Courtney Cole’s new EP “Earthquake,” which consists of four autobiographical tracks, accentuates finding freedom from within. The artist’s previous releases received praise from Rolling Stone and Huffington Post, enabling her to tour with Miranda Lambert, Kenny Chesney and Kane Brown, to mention a few.
When she performed on Miranda Lambert’s Roadside Bars & Pink Guitars Tour in 2015, Cole released her self-titled EP. It garnered more than 2 million streams, which also included her fan-requested single “Ladylike” that was co-written with Grammys, CMA and ACM-award winning songwriter Shane McAnally.
Cole grew up in a suburb of New Orleans, meaning that she was around music and creativity all the time. She started performing at 5 years old when her parents mader her sing Sonny and Cher’s “I Got You Babe” on stage with her dad for the church talent show.
“Ever since that moment, I was hooked to the stage! I studied music and theatre at a performing arts high school in the city named, NOCCA,” she said. “When I was 18, I moved to Nashville to attend Belmont University. When I graduated, I started working in the music industry answering phones at a record label.”
Cole does not stick with a certain formula when she writes songs. She said that it’s a different process every time.
“Sometimes it can look like an entire poem that I will eventually turn into a song. Other times, I will have a full melody of a song and the lyrics come later. Whenever inspiration hits, I try to jump on it!”
The idea for “Earthquake” started back in 2018 when she wrote the first song on the EP “Spiritual.” She mentioned that “Spiritual” was a reset button, not only in her music, but in her life.
“My goal was to strip everything down, just like my life had been after dealing with some tough experiences, and to also build a new sound. This is why that song is so bare,” she revealed. “Then, ‘Right Direction’ adds a little more production, then ‘New Eyes’ and then ‘Earthquake’ is almost like a release of a new sound, which will only continue to grow and evolve.
The artist wants listeners to feel normal after hearing “Earthquake” for the first time and to let them know that everyone is going through tough times.
“I want this EP to inspire them despite their pain. I really believe that within perceived failure that there is so much power,” Cole said. “The goal of the EP is to share my healing journey with the world in hopes that it might help heal them too. It’s all about finding joy in the midst of pain and uncertainty and finding yourself in the process.”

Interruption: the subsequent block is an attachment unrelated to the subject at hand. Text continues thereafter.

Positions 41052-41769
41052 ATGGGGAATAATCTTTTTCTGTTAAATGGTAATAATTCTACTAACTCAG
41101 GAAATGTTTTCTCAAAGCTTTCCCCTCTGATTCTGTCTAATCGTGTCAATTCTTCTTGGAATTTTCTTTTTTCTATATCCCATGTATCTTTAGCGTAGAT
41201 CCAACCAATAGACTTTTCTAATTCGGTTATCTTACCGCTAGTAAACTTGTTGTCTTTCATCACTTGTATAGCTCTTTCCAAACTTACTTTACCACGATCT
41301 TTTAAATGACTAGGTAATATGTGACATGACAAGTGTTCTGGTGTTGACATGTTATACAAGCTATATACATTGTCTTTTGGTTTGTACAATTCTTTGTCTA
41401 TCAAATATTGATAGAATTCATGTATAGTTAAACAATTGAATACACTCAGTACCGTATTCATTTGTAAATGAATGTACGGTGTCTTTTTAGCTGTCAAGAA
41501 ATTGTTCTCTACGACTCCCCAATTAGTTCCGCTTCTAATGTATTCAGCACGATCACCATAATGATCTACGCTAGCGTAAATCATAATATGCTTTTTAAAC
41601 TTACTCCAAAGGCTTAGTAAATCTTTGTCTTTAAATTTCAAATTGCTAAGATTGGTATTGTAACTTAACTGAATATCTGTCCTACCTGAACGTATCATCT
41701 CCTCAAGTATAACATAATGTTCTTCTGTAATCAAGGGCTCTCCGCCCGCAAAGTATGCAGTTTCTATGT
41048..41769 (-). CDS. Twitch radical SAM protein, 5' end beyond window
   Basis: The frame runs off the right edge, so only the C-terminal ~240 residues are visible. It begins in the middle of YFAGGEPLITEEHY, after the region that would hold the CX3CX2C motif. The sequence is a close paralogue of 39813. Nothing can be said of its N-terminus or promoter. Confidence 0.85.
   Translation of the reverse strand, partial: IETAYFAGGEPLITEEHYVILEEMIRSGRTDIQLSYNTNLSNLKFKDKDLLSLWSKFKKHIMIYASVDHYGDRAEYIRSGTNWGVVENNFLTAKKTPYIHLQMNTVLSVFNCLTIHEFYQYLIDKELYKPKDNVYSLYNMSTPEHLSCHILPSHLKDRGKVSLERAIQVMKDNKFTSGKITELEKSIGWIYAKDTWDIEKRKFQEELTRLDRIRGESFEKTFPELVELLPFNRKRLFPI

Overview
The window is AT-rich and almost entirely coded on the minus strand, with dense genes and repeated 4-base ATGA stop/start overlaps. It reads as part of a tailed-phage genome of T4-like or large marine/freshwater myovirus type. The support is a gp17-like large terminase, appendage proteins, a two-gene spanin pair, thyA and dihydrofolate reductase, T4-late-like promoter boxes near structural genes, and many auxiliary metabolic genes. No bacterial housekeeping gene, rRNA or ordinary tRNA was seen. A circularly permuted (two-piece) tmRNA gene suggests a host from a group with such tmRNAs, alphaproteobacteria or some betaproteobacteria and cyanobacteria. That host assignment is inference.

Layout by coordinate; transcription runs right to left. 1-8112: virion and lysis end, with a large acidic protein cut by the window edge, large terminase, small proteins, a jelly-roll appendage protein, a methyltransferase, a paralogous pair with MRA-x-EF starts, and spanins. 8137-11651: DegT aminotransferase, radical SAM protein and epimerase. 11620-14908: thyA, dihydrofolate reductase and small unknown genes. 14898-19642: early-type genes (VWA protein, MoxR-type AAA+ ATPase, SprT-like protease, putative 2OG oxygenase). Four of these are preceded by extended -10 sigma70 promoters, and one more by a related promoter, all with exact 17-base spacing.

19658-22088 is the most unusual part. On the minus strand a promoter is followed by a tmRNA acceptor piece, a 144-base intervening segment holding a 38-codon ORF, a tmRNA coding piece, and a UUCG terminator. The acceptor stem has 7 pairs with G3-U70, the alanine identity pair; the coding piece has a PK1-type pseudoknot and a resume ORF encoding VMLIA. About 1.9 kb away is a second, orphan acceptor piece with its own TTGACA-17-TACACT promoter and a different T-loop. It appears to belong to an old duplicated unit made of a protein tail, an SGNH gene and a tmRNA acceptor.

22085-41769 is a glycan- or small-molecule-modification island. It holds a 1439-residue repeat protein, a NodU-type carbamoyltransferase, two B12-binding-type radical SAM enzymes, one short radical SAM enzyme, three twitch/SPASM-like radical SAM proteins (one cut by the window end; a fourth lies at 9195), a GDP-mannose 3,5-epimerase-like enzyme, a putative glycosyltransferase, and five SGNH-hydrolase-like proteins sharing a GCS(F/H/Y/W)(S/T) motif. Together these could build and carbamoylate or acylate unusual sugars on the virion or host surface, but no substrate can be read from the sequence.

The most important words in “Earthquake” are “I feel something shifting somewhere deep within me, and it’s shaking me awake.” Cole said that these lyrics encompass the whole EP because the healing journey that she has been through has really opened her eyes to so many aspects of her identity and reality.
“I believe this EP is so relevant right now to all that’s happening in the world,” she said. “There is no better time than now for all of us to take a deep look at ourselves and to ask ourselves why we believe in things.”
“When it comes to racism, religion, self-belief systems, it’s important to ask, ‘Do we believe what we do because we’ve been told to believe those things? Do we really know who we are at the core, or do we have to build a character of sorts to win the approval of others?’” Cole expressed. “I think when we become self-aware, and when we realize that we are more than what the world is telling us we should be, we find healing, and we find love and acceptance for everyone.”
The four tracks in the EP have a self-reflective theme — to become self-aware and to find freedom from within. One of the biggest messages that Cole wants to relay is that everyone is in their own healing process, and that process doesn’t have to be rushed.
“If you look at a seed of a flower, that seed already holds all of the potential of that flower being a flower. When given the right environment and care, it evolves naturally,” she expressed. “We are exactly the same and we are all a part of this natural process. So wherever you are in your pain, in your healing, or in any part of your journey, I think it’s important to move through it naturally. Follow the peace and the effortlessness, and not the resistance.”
In five years, Cole sees herself touring consistently, signed to a deal, and releasing a full album. She will never forget the gig she performed at the Roadside Bars and Pink Guitars Tour with Miranda Lambert in 2015. “She’s a hero of mine, so it was truly such an honor,” she said.
Cole finished with advice to aspiring singers: “Always have a mission and follow that mission at all costs. Don’t follow a deal, a manager or someone telling you they can make you famous. If it doesn’t align with your mission, don’t let it change who you are and what you represent.”
Contact Ron Rocky Coloma at rcoloma ‘at’ stanford.edu.